We’ve all heard that bigger is better, right? When fly fishing for trout, that is usually the case, unless you are talking about the size of the river or creek on which you are fishing or plan to fish. I’ve been blessed to fish the world-over and catch a variety of species—from Golden Dorado to Giant Trevally to Tigerfish—but when it comes to fly fishing for trout, I will choose a small creek or river over the bigger rivers every time.
Why so? You may ask would someone who has been to the proverbial fly fishing mountain top many times, take small when they’ve had big. And, that is exactly the point, I’ve been there and done that so I can say with absolute certainty, that the great things in fly fishing come in little packages. Here are some of the reasons why fly fishing small creeks and rivers are so important to me.
When standing in small creek, feeling the rush of water against your legs, the world around you is narrowed down to you, the water, the fish, and what you need to accomplish to catch a trout on a fly. The playing field is leveled—there is no boat to help you get to the fish and the only way to get to the next spot is to walk. The sights and sounds are amplified because you are now a visitor in a trout’s home environment. Your movements—either by wading in the stream or casting too far or too soon—may all be detected by a wary trout.
Learning curve is much steeper
Anglers who spend more time walking and wading smaller waters become better anglers quicker. Having been a guide for over 20 years, I’ve seen anglers improve dramatically after a day of small water walking and wading when compared to a day spent in a boat. On a creek you have to cast at least 30 feet. Your hands have to work together constantly—your line-hand and rod-hand work in tandem ensuring you manage the drift of your fly and the slack in your line. And you have to set the hook entirely on your own. In a boat, the rower can row away from your fly so you don’t really need to be a good caster, they can row till the cows come to ensure you get a long drift and they can even set the hook by quickly back-rowing.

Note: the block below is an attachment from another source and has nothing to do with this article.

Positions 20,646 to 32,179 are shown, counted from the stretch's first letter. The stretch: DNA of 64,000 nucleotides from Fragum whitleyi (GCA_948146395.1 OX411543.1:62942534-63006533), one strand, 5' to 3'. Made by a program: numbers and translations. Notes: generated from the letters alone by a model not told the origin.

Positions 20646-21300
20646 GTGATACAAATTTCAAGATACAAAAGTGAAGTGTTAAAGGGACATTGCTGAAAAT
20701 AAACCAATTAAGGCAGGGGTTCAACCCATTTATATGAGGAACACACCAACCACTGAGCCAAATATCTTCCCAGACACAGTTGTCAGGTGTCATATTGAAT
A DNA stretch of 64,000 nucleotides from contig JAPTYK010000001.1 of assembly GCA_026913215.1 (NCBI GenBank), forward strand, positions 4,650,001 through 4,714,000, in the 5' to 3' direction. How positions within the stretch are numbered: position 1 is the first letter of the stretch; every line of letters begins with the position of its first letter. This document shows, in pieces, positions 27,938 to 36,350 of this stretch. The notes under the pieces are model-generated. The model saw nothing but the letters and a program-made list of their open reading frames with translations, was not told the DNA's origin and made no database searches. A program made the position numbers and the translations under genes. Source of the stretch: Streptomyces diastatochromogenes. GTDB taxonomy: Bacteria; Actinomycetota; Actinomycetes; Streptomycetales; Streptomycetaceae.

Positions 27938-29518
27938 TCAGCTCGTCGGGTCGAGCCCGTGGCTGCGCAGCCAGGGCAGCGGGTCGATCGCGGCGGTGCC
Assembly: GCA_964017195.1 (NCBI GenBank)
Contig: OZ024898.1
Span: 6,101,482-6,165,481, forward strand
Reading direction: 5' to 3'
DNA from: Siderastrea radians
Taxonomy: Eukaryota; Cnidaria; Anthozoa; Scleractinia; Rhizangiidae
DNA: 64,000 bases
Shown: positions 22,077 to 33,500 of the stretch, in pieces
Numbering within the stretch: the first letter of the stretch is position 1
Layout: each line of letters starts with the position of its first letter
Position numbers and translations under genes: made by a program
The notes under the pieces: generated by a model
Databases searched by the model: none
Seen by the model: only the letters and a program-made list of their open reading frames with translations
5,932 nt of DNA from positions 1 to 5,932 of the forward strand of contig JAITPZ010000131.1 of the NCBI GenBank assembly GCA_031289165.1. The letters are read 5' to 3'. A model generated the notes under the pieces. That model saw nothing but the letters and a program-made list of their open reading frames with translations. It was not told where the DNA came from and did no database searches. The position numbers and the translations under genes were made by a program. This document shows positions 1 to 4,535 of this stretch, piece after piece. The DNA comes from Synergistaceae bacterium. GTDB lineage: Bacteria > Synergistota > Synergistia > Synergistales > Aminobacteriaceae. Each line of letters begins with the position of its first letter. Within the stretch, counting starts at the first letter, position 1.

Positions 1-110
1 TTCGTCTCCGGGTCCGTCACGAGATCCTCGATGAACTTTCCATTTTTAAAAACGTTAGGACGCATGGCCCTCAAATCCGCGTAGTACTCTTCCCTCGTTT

When fishing small creeks and rivers you need to walk from spot to spot. For many anglers this active approach just feels better than standing or sitting in a boat all day. Spending a day walking over rocks, stepping over trees, and bending around boulders or banks is not only good for the soul but good for the body.
During the summer, many of the mountain streams offer a cool water respite from heat so common on the larger, lower elevation rivers. These smaller waters might require a little hiking or walking to access, but the reward is often worth the extra effort. Anglers who explore and enjoy some of the cooler mountain streams might also find the fish do as well—trout want cooler water temps and often migrate upriver to find lower water temperatures.
Dry fly and streamer fishing often rule the roost
If simplicity is desired, fly fishing smaller creeks and rivers often mean you can forego the two-fly tungsten bead head nymph indicator, drag-and-plop, clunk-and-go rigs that so many boat anglers fish these days, and choose single dry flies and single streamers. Going simple doesn’t mean you may catch fewer fish, in fact it means you may catch more because you’ll spend more time fishing and less time untangling and re-rigging.
Small creeks and rivers always serve up something new
Because each bend of a creek or small river is different, new things are learned throughout the day. From one day to the next, the fishing is slightly different. The sun may shade a bank or run in the morning but not in the afternoon, causing you to adjust where you place your fly—in the shade or not in the shade. But, because you are standing in the creek and not floating by, you can do both to see which works.
Recently I guided an angler who notched his 40th year on his metaphorical fly fishing belt. For years he’d hired the same outfitter on a well-known central Montana tailwater. On this popular tailwater he’d caught ridiculous amounts of big brown trout on little dry flies—accomplishments to be proud of indeed. After the two of us wrapped up a week of fishing on a variety of spring creeks, small creeks and rivers, his parting words were “I’ve learned more and caught more in these five days than I have in 40 years on the big rivers. Where have you been all these years?”
I replied, “Right here all along. Going small, when others go big.” He proceeded to book two weeks for next year.
Patrick Straub is a veteran guide and outfitter and has fished the world over. He is the author of six books, including “Everything You Always Wanted to Know About Fly Fishing” and has been writing the Eddy Line for eight years. He’s owned a fly shop and was one of the largest outfitters in Montana, but these days he now only guides anglers who value quality over quantity.